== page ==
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The XEL-1 has a rather unusual design; instead of the more usual approach of putting the circuitry behind the screen, all of the control circuits are in the pedestal, with an armature connecting the two. The reason for this is to keep the panel as thin as possible; after all, the entire point of this screen is to show how cool OLEDs are. 

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The XEL-1 has a rather unusual design

**Back**

There is nothing interesting on the back of the panel itself, but the ports for the XEL-1 are located on the back of the pedestal.

Sony-XEL-1_back.jpg

The ports are on the back of the pedestal

**Sides**

There are no significant features on the side of the XEL-1, but you can see how the armature holds the panel in place, and how it allows the screen to tilt. the panel itself is just 3mm thick. 

Sony-XEL-1_side.jpg
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The panel itself is very thin: just 3mm

 

**Stand/Mount**

The stand of the XEL-1 is the pedestal itself, which sits flat on the surface. There is no way to wall mount this display, as the screen can only tilt back to a 55 degree angle.

**Aesthetics**

The XEL-1 is certainly an interesting looking display, and it would definitely be a conversation piece. But the design does limit how it can be used, and the shiny black plastic of the case does pick up fingerprints rather easily (as you can see from our photos of the model on display at the CES show). 

Display Size & Technology

The XEL-1 is the first commercially available TV to use an Organic LED display. This new technology is very different from the LCD and plasma displays that conventional HDTVs use; it uses an organic compound that emits light when a current passes through it. This means that there is no backlight; the panel itself creates the light that forms the image. The problem with OLEDs is that they are difficult and expensive to manufacture, which is why Sony is the only company to make a TV that uses one so far. But the price is falling, and they won't be the last. We have already seen OLEDs being used in some media players and one small laptop, and the manufacturing processes are improving.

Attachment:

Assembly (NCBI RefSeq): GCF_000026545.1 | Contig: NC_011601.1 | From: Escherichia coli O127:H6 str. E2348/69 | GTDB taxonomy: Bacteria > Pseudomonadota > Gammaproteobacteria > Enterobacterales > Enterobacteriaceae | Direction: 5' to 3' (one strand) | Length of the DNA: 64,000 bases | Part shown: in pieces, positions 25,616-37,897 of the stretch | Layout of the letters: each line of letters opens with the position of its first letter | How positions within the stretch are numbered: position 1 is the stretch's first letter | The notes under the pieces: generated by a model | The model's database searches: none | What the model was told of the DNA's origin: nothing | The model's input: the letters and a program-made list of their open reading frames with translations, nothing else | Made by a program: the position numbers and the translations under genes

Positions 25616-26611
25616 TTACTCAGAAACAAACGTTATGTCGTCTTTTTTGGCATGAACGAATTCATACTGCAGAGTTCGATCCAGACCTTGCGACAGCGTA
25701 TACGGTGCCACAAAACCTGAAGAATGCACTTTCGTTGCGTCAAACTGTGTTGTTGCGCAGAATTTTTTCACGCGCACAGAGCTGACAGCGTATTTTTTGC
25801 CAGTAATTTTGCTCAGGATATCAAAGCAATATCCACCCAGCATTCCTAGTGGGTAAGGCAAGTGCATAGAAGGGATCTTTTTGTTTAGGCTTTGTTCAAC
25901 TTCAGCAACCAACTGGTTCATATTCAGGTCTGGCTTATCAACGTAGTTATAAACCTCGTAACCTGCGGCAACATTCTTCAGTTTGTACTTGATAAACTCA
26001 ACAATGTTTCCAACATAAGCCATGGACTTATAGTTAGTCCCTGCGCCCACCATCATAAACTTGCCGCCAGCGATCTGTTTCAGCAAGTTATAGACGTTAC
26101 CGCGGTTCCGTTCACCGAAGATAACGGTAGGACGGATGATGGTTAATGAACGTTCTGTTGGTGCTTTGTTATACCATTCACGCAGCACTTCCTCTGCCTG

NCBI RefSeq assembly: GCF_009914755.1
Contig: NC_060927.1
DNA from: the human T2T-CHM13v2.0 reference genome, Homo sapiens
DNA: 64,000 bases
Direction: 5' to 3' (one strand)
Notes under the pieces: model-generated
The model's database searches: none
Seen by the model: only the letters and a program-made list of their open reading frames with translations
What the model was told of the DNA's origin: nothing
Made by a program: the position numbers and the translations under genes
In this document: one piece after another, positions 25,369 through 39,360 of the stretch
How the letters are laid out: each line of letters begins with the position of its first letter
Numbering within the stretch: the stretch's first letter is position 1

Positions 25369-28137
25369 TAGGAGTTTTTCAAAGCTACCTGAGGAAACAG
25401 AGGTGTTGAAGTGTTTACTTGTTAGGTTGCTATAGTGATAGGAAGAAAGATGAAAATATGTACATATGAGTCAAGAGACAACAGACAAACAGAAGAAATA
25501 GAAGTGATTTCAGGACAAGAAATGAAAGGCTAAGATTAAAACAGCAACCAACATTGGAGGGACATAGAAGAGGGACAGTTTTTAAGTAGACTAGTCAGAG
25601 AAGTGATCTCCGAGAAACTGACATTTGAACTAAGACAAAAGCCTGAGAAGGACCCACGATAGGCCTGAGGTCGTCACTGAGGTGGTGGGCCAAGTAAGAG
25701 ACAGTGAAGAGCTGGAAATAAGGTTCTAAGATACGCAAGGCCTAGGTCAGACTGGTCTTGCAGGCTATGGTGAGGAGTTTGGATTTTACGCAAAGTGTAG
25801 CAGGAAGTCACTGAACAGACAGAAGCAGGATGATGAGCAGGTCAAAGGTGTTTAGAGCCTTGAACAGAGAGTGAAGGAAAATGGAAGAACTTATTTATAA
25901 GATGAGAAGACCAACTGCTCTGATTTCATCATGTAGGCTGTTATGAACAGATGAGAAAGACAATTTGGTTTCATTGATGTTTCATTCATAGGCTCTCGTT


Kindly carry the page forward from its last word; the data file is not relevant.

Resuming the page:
Sony-XEL-1_front.jpg

Format & Resolution

The XEL-1 can work with a video signal at up to 1080p resolutions, but there is a big caveat; the screen itself is only 960 by 540 pixels, for a total of about 518,000 pixels. Contrast this with the 2 million or so that a typical HDTV has, and you'll see one big problem: the image has to be significantly scaled down to fit onto the screen. So, even if you are watching a Blu-ray disc, the image looks much blockier than on a standard HDTV.

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Brightness, Blacks & Contrast Ratio

The advantage of the OLED screen comes when you look at contrast; because the screen can turn off the elements when it is showing black, it can produce very deep blacks and bright colors side by side. Sony claims a contrast ratio of over 1,000,000:1, and our experience with this display at the CES show would seem to back that up; blacks on screen very deep, while whites were bright. The screen lacks the eye-watering brightness that we've seen on some other HDTVs, but these usually come at the price of the blacks getting brighter. We didn't see that on the XEL-1.